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(3) ERASERHEAD (David Lynch)

The necessary background: arrangement one has been destroyed, absent-mindedly, by a distraught would-be astronaut during a telephone call; arrangement two has been destroyed very deliberately by a distraught schoolboy in a horticultural tantrum; arrangement three has not been destroyed. That’s as good as it was ever meant to look.

I touched base with the Lynch again when discussing sound design with students, re-watched the Lang for an upcoming project (Fiona, to my surprise, had never seen it) and the Ozu is part of a programme of viewing designed to make me fit for yet another project. Let’s talk about the Lang a little.

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The colossal, industry-busting size of METROPOLIS must have left the Lang-Von Harbou team in a bit of a bind. They wouldn’t want their next film to be an anticlimax, but they couldn’t realistically top what had gone before. Their eventual follow-up sprang from an abandoned idea for the previous super-epic’s climax in which the heroes would finally blast off into space (THINGS TO COME would eventually follow a comparable structure) and allowed them to make a slightly more modest film with a spectacular vertical ascent. So it was something different anyway. The advent of sound would allow the team to take M in an entirely different direction and not worry about gigantism as a goal.

While some compliment WOMAN IN THE MOON for inventing the countdown, I say it deserves more praise for correctly predicting that the first interplanetary travelers would walk the lunar surface wearing chunky knitwear and jodhpurs.

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Whatever that weird experiment was that Lang was performing with his actors in METROP — a range of emotion starting in a kind of feverish hysteria and ending in complete meltdown — he’s abandoned it in favour of a lighter tone and somewhat more naturalistic perfs. Though Fritz Rasp can never be adequately captured by a word like naturalistic. Germany’s leading Backpfeifengesicht, he seems to really exult in being repellent, this time perfecting his gloating smirk from beneath an askew smear of oily Hitler-hair that seems to have been poured onto his scalp like syrup. A pre-echo of Gary Oldman in THE FIFTH ELEMENT.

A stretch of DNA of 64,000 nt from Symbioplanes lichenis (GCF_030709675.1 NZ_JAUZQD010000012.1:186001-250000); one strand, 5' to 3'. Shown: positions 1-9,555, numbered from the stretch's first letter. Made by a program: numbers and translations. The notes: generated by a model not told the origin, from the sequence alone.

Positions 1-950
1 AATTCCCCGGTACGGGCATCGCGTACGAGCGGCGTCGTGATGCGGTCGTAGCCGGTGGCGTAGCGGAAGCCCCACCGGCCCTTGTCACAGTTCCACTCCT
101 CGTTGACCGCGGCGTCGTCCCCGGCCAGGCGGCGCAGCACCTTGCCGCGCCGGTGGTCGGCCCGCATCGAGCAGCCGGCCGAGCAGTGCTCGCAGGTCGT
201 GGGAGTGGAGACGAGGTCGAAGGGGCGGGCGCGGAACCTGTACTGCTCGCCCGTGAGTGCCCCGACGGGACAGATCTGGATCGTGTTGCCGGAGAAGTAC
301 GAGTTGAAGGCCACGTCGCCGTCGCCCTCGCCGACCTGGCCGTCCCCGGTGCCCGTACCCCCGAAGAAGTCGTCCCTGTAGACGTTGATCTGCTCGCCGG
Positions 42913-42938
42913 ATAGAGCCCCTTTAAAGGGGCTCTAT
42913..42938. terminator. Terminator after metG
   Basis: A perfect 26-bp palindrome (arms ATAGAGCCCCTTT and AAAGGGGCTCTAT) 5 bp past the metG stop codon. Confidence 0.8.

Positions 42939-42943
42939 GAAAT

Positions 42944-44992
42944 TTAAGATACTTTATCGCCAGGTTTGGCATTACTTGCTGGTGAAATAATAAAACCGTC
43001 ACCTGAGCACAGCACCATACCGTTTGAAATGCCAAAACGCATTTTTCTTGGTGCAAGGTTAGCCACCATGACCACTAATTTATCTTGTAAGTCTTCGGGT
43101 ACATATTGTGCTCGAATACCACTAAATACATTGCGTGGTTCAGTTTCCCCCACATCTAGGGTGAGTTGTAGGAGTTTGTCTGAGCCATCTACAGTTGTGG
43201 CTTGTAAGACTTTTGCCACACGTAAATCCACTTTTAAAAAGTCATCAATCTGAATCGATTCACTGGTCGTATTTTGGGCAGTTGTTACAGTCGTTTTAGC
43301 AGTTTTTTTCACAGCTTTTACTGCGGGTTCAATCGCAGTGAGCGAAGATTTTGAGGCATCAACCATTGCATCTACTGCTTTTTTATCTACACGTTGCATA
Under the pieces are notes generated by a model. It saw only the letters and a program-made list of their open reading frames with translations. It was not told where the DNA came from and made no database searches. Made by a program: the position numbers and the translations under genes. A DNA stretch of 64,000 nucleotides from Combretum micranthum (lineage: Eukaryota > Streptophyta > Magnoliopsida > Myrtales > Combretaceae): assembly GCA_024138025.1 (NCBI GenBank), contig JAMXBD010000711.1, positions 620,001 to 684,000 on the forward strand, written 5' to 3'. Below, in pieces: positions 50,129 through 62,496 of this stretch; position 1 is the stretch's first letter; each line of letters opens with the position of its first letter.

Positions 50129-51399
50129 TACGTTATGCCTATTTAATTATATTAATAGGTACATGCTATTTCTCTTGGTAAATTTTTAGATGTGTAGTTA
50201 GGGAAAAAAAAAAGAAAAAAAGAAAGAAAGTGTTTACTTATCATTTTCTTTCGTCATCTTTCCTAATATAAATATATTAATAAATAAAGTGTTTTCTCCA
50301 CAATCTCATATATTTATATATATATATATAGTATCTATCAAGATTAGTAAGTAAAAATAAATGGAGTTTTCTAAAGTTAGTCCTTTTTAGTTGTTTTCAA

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Rasp and his hair

The first section of the film has more sweetness than any other Lang of its era, with sentimental sympathy for its outcast rocket scientist and his devoted young chum. (The scientist is introduced hurling an interloper downstairs, just like Professor Challenger in Doyle’s The Lost World.) Then a kind of Mabuseian paranoia takes hold as Rasp and his cohort of shadowy industrialists force their way into the moon mission.

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Complicated intertitular thing: the announcer in the upper left is live action, the rest of the frame is a still image, and the words are animated, flying out from the announcer to vanish bottom of frame: “The spaceship (weltraumschiff) has reached the launch pad.”

Then there’s the launch and the journey — the intentionally juvenile aspect of the story is clinched by the presence of a schoolboy stowaway.

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Then the stuff on the moon, where the team is beset with treachery, cowardice and, yes, lunacy, as well as a violently unstable romantic triangle. Though I’ll never stop boosting METROPOLIS, in its restored version, as a gripping story as well as a historically important epic, a case could be made for FRAU IM MOND as an easier sell if you’re thinking of introducing students or anyone else to German silent cinema.